SD:
It was decided on the spot - the strategy you make up, seeing how the race evolves. Unfortunately in that scenario we were not able to take any positions - we were losing time - and effectively at the end of the day the best strategy was the three pit stops. We had lost a lot of time in the traffic, so we decided to get out of that little train and not be stuck doing nothing.

Q: Vettel said that Red Bull couldn’t have done the same, as it would have destroyed their whole race strategy. Do you have the flexibility with the tyre management to make such decisions?
SD:
Of course you have to believe that if you pit earlier that the next set of tyres will last throughout the longer stint, so I know what Sebastian is saying. If you don’t know that, you’d better not do it as the chances that you’ll pay dearly in the end are pretty high. We did it as we believed that we could afford it - that the tyres would stay with us until the very end.

Q: If you look at the real situation, Red Bull had a substantial gap in qualifying so pace-wise they are still top dog. But Ferrari seemed to deal better with the tyres over a race distance. Is more flexible tyre management your biggest asset right now?
SD:
For sure it is something we need to be very prudent on. Certainly Australia - that specific situation - was very good as our car is running well when not in traffic. But then again, any prediction is much too early. Here (in Malaysia) the conditions are very different and we have to see how our car behaves. Here it is a totally different story and I guess that we will have a clearer picture of who is where after four or five races.

Q: Based on these facts, what is your plan for this weekend? Are you again banking on better tyre management, or have you brought any performance updates for the car?
SD:
My plan for the weekend is simple: because we don’t score points on Saturday I prefer to score points on Sunday - in bigger numbers than Red Bull! But apart from that our objectives are to do a good qualifying, as it is more difficult to start from behind. To start from a free position is what could make all the difference as you can push in any direction you want. ‘Tyre watching’ - to see how the degradation develops - is the name of the game throughout the whole race. And let’s see how the conditions will be.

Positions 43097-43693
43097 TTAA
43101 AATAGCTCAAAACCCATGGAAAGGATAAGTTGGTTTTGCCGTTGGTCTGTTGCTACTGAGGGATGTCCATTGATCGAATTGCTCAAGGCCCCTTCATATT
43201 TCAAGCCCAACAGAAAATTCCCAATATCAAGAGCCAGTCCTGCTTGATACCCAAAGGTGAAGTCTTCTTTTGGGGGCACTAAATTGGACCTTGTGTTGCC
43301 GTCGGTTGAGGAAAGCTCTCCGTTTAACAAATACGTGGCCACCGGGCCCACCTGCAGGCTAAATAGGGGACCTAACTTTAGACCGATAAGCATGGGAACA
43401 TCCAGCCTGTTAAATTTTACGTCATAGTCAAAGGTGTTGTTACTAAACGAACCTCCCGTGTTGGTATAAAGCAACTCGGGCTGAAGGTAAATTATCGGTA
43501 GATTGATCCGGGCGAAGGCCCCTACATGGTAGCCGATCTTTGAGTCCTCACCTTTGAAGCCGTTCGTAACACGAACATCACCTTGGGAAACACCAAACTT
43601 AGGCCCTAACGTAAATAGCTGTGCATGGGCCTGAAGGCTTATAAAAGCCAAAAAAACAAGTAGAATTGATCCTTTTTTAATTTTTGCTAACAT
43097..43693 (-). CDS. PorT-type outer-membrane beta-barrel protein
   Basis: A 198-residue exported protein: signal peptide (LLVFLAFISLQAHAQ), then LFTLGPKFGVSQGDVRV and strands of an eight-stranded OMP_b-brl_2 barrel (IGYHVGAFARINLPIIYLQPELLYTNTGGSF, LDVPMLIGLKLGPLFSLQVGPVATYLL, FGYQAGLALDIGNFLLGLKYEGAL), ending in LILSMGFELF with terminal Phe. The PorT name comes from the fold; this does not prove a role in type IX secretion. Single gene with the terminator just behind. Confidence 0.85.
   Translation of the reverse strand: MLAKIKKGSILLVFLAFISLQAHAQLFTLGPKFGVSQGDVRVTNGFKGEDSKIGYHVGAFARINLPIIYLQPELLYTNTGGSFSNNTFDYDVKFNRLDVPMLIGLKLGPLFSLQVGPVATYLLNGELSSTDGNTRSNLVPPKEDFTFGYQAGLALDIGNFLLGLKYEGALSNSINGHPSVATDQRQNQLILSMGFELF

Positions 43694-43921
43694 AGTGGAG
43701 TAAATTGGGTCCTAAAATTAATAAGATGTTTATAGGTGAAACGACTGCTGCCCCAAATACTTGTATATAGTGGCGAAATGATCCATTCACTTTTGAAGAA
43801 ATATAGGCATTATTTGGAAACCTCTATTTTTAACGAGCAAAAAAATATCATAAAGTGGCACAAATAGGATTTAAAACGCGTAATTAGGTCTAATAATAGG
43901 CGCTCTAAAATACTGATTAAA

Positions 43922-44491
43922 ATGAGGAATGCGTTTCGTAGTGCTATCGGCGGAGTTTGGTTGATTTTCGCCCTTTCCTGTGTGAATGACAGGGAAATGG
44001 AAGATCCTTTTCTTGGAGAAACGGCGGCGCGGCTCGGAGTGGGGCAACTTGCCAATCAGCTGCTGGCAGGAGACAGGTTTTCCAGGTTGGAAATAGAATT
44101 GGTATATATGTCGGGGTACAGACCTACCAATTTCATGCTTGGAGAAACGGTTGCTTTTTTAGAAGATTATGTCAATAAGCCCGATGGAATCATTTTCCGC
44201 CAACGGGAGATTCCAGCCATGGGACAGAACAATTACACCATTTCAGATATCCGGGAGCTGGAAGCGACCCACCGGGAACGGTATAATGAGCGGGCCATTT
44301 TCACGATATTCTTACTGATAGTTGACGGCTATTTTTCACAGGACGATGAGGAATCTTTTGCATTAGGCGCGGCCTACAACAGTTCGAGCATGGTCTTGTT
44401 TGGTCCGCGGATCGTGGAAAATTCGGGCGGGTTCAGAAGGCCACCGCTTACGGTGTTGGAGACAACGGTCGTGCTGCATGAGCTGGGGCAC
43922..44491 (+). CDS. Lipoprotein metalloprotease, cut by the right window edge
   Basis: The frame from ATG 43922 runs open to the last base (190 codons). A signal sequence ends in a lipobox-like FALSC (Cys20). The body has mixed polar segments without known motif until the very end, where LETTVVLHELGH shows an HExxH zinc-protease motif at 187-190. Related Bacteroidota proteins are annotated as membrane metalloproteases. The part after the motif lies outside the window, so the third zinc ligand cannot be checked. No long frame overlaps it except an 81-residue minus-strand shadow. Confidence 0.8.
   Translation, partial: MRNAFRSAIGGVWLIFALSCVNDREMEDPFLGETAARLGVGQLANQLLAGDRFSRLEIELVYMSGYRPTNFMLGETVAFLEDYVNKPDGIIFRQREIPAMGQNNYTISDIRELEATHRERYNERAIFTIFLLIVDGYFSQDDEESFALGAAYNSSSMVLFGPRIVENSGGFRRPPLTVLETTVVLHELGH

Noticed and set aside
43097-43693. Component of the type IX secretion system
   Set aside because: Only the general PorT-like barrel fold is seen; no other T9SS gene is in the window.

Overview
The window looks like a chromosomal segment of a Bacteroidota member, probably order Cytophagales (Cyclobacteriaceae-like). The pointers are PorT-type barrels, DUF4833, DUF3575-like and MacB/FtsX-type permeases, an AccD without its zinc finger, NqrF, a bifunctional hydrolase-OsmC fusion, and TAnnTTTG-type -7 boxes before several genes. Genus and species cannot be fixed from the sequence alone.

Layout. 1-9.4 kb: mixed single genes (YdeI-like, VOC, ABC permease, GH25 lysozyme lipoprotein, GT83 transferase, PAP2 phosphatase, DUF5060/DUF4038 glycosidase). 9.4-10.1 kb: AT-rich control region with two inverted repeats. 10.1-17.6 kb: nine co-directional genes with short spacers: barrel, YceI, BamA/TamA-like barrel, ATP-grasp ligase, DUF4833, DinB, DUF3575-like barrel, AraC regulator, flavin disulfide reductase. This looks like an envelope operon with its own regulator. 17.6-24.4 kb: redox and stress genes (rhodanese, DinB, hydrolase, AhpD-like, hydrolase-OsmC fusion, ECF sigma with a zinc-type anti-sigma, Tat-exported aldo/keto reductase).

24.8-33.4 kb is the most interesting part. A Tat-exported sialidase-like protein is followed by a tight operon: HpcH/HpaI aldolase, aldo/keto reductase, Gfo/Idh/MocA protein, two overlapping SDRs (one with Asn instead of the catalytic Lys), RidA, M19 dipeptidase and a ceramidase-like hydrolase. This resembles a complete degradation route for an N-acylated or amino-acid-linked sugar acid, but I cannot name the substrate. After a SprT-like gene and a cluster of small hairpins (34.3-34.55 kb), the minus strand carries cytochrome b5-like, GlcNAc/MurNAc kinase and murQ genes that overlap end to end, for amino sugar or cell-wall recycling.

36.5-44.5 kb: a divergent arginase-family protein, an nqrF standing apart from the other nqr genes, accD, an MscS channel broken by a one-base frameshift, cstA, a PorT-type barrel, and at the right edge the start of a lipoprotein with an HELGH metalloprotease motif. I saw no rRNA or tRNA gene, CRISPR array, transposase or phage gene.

Q: The teams - at least the big ones - seem desperate to have enough people to cover their two car programmes: 2013 and 2014. Ferrari have even brought Rory Byrne ‘out of (F1) retirement’...
SD:
Just to clarify, Rory Byrne has always been with us ever since he came to us - it is not a comeback. He is working on the GT car that we’ve launched just now and he is basically helping our new, young talent to do a better job. There is nothing new in that.

Q: The fight for technical talent: is it payday again for top engineers?
SD:
I think we will very soon see a new generation of engineers. There will be a totally new way of working together. There will be a totally new situation compare to let’s say some years ago, when you had one technical whiz and everybody followed his direction. Now you have a group of people that have shown good signs in Formula One. That is the new situation that is evolving.

Q: So you’d rather not put all your eggs in one basket, in other words…
SD:
Absolutely.

Q: What would be a good season for Ferrari? What would make you smile?
SD:
I smile because to be sad doesn’t pay off. If it did pay off I would cry every day. (laughs) But it doesn’t help. Our target? It is so obvious, but if we want to achieve it, at every race we need to be consistent and reliable - and score more points than our opponents. That is what would make me smile at the end of the season.

Q: And this weekend?
SD:
To go again to the podium. That’s what I want to see.